Looking good

Danny Hague
Danny Hague

Danny Hague, sales director of Victorian Sliders, argues that contrary to recent comments by Michael Gove, Britain’s new-builds are getting better – with modern yet authentic sash windows helping them blend with more historic surroundings.

Beauty is in the eye of the beholder – but returning Housing Minister, Michael Gove, clearly has strong opinions on the aesthetic merits of Britain’s newbuilds.

Too many new developments are ‘disappointing’, and ‘not in keeping with the high aesthetic standards of what already may exist’, he argued recently.

At an event hosted by the Centre for Policy Studies, Gove said that ‘people do not want ugliness imposed on them’.

The government would therefore use ‘all the powers we have’ to stop schemes that aren’t ‘aesthetically high quality’.

Is it the case that all UK newbuilds are ugly? No, of course it’s not. There are hundreds of high-quality developments underway around the country.

If anything, I’d argue the aesthetic quality of the average project has increased in recent years.

One of the defining characteristics of Britain’s housing stock is that, compared to the rest of Europe, it’s very old.

According to the Building Research Establishment, of the UK’s 27,800,000 dwellings, 5,800,000 date from pre-1919 – that’s about a fifth of the total.

There are also 4,284,000 UK properties still occupied today that were built between 1919 and 1944.

It’s true that there have been many UK housing developments that pay no attention to that heritage, and clash with the historic aesthetics of the surrounding area.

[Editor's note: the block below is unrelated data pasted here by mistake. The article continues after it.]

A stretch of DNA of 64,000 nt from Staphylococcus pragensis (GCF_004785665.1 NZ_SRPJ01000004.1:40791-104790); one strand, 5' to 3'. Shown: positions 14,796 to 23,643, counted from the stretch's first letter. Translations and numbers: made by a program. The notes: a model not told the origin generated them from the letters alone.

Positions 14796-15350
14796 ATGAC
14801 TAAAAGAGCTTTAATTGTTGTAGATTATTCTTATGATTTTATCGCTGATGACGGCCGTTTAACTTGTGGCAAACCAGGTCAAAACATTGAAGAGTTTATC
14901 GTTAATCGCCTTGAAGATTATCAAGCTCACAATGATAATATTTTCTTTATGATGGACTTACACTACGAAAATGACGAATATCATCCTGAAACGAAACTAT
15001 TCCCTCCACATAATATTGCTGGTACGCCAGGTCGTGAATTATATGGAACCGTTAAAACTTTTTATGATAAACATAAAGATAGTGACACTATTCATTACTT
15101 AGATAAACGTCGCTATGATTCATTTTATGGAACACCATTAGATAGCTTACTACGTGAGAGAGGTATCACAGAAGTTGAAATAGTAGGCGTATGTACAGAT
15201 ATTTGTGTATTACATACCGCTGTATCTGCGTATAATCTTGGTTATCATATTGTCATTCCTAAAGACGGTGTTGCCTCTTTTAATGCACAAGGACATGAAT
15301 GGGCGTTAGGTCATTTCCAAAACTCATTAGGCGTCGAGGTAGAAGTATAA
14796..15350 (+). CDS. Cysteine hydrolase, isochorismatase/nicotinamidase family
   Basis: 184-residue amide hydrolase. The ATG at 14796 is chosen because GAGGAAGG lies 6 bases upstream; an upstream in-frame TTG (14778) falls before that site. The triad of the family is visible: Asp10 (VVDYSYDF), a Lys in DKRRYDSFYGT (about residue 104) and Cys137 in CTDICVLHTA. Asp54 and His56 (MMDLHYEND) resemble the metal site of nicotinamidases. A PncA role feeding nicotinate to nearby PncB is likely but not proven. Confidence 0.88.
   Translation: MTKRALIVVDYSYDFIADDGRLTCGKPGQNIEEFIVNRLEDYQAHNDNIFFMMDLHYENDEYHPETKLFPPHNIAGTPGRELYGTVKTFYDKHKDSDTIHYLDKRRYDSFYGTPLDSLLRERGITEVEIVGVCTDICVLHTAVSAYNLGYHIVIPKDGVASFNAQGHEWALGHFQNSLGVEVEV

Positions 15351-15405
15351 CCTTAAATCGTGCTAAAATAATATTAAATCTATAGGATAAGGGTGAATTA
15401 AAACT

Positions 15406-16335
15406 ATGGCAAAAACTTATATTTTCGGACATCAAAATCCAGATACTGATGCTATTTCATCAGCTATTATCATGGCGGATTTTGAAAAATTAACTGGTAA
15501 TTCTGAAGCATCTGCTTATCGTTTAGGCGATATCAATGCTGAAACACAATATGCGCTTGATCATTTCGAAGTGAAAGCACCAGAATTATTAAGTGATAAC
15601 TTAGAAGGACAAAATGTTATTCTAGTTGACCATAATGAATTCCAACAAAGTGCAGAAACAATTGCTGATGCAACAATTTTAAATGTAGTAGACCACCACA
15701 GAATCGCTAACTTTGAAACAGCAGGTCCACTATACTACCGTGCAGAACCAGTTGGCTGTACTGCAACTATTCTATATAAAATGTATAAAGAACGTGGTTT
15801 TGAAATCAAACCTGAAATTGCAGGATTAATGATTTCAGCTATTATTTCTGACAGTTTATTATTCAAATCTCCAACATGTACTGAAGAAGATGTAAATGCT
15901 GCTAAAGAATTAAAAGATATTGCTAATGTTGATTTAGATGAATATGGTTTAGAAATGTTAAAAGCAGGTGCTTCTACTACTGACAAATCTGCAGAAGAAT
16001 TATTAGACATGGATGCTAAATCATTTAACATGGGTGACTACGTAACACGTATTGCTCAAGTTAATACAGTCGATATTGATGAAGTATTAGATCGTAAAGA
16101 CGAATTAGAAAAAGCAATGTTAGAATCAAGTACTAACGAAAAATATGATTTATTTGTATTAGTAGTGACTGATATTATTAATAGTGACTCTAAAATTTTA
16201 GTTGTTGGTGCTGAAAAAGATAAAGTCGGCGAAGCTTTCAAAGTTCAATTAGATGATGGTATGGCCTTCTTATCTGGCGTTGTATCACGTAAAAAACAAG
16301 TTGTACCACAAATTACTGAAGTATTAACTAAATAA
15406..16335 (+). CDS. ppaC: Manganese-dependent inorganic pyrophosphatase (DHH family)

However, in my experience, we’re also seeing growing numbers of projects that have taken a very different approach.

They’ve designed their proposals with great care and attention, to ensure they complement their settings.

Over the last 10 years, interest in modern sash windows – that balance the classic looks with 21st-century performance – has soared, and at Victorian Sliders, our business has boomed.

With products like our own hugely popular EcoSlide window, installers can easily break into that highly lucrative market – showing homeowners how modern materials allow them to offer authentic aesthetics, along with easy maintenance and robust security.

However, the BRE’s findings are important for another reason, too. Their report proves that Britain has one of the oldest housing stocks in the world.

That’s hugely significant, because the older a building is, the less energy-efficient it is – and given that Britain has committed to reducing its carbon emissions to net zero by 2050, improving the energy efficiency of the country’s oldest properties will be a major priority in the years ahead.

Researchers from German technology company, tado GmbH, studied the thermal efficiency of 80,000 houses across Europe, and found that British ones lose heat up to three times faster than those in other European countries.

They measured the drop in temperature in homes from several European nations over five hours, when it was 20°C inside, and 0°C outside.

The British homes tested lost an average of 3°C, while German homes lost 1°C, and Norwegian homes lost just 0.9°C.

In the years to come, that means there’s going to be a huge market for products that can do two things – provide a convenient and cost-effective way of bringing back classic sash window aesthetics to older homes, and offer exceptional thermal performance.

EcoSlide does both. It can be supplied with vintage features like run-through sash horns, and soon, a deep bottom rail – and it comes with A window energy ratings as standard, or A+ rated with Argon gas.

In other words, it’s the perfect product to drive growth and sales in your business in the months and years ahead.